However, most setups use the engine ground to complete the circuit for the starter motor which is grounded through its casing.

Cheers,

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Old 16-12-2012, 21:35   #7
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Re: Motor is out and now I知 confused on electrical grounding.

There are 3 "grounds" on a boat. The battery ground or neg terminal is unreplacable if you want to use anything involving 12V. All the 12V negatives must terminate here. 110V needs a ground "to ground", this is the 3rd terminal on your 3 prong plug shore power cord. Your metal thru hulls are connected with wire to a large zinc, this is a "ground" to water preventing electrolysis. Your earth ground to water for anything other than preventing your underwater metal from getting eaten up is wrong. Good luck.
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Old 17-12-2012, 03:38   #8
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Re: Motor is out and now I知 confused on electrical grounding.

I recently installed a new Beta 28 with a flexible shaft coupling. The dealer told me that there was no need to ground to water, and in fact it would just increase electrolysis. Just ensure the engine and battery negatives are all grounded together. No problems so far in the first year.

It makes sense, because of course in an airplane there is no ground to the earth or water. If that is a valid analogy.

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Old 17-12-2012, 05:45   #9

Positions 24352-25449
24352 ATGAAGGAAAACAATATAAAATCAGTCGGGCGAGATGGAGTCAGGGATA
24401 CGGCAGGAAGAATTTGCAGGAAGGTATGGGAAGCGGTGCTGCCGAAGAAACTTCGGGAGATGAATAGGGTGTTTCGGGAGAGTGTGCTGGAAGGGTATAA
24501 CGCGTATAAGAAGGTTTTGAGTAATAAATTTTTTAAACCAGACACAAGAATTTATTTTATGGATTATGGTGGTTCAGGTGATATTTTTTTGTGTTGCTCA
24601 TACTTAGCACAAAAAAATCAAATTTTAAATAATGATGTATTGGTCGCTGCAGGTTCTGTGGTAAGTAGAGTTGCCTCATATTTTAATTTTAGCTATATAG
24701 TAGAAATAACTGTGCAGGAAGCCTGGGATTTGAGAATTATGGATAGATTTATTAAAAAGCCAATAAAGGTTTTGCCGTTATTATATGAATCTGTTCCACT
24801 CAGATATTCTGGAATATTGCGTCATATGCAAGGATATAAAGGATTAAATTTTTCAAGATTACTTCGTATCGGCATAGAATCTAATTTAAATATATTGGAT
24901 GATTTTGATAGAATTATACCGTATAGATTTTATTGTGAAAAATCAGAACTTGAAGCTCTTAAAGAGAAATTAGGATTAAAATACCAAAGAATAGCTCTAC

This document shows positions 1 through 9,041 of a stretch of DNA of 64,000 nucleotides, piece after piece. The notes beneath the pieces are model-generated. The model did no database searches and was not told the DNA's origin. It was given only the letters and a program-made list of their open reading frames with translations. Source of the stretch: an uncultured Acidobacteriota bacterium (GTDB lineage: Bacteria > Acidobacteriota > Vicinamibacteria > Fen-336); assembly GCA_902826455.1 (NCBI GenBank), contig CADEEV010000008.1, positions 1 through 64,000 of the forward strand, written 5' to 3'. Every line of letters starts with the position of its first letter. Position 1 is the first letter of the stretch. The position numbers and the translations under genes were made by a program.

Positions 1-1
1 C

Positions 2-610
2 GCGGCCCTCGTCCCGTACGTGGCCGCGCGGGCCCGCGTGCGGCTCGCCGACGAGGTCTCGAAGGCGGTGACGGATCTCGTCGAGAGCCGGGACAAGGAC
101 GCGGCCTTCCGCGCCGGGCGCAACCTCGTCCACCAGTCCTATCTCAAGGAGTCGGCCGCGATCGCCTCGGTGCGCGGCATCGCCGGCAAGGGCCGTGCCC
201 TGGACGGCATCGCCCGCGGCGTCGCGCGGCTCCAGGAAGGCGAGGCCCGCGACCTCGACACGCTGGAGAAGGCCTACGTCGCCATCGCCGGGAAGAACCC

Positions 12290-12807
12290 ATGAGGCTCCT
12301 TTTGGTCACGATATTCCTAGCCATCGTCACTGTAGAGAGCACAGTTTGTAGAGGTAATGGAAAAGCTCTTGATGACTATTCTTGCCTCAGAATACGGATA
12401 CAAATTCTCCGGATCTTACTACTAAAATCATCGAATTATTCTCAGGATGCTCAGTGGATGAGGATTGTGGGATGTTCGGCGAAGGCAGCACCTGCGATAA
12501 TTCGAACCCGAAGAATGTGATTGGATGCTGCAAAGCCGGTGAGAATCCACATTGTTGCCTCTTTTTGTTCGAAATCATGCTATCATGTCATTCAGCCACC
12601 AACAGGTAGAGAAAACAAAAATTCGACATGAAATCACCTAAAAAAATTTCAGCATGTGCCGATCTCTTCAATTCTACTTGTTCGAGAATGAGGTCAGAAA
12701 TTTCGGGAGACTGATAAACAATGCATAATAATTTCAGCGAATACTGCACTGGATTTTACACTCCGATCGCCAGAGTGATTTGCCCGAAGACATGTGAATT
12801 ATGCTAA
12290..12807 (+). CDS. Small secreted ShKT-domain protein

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Correct me if I am wrong but connecting the ground to the engine block is just a simple way of getting the ground to the propeller shaft and then to the water.
Creating a path to ground for the starter motor is the main purpose.
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Old 17-12-2012, 06:29   #10
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Re: Motor is out and now I知 confused on electrical grounding.

Even though I have a flexible coupling on my drive train, it remains grounded to the water via a wire going from one bolt to another across the coupling. Also all the bronze thru hulls are grounded to the water. DC ground and AC ground are all tied together.
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Old 17-12-2012, 06:55   #11
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Re: Motor is out and now I知 confused on electrical grounding.

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Originally Posted by The Way View Post
I recently installed a new Beta 28 with a flexible shaft coupling. The dealer told me that there was no need to ground to water, and in fact it would just increase electrolysis. Just ensure the engine and battery negatives are all grounded together. No problems so far in the first year.

It makes sense, because of course in an airplane there is no ground to the earth or water. If that is a valid analogy. Fair winds, The Way
How does a main hull anode "see" the prop and shaft? also what about the rudder shaft, how is that protected?

Pete
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Old 17-12-2012, 13:45   #12
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Re: Motor is out and now I知 confused on electrical grounding.

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How does a main hull anode "see" the prop and shaft? also what about the rudder shaft, how is that protected?

Pete
Pete,

I don't have a main hull anode. I do have zincs on the prop shaft underwater, and on the bronze rudder shoe, which protects the bronze rudder shaft. (I hope!!)

At every haulout I check the all underwater bronze pieces, including thruhulls and their bolts, for electrolysis (by scratching them). So far, no problems.

After much reading, I'm on the side of not bonding all the underwater bronze together, so that's why I check each one (I have only two underwater thruhulls, and two for the cockpit drains above the waterline).

I check the bolts because I've been told they electrolyze before the thruhulls do, and of course are smaller and so could fail faster.

Fair winds,
The Way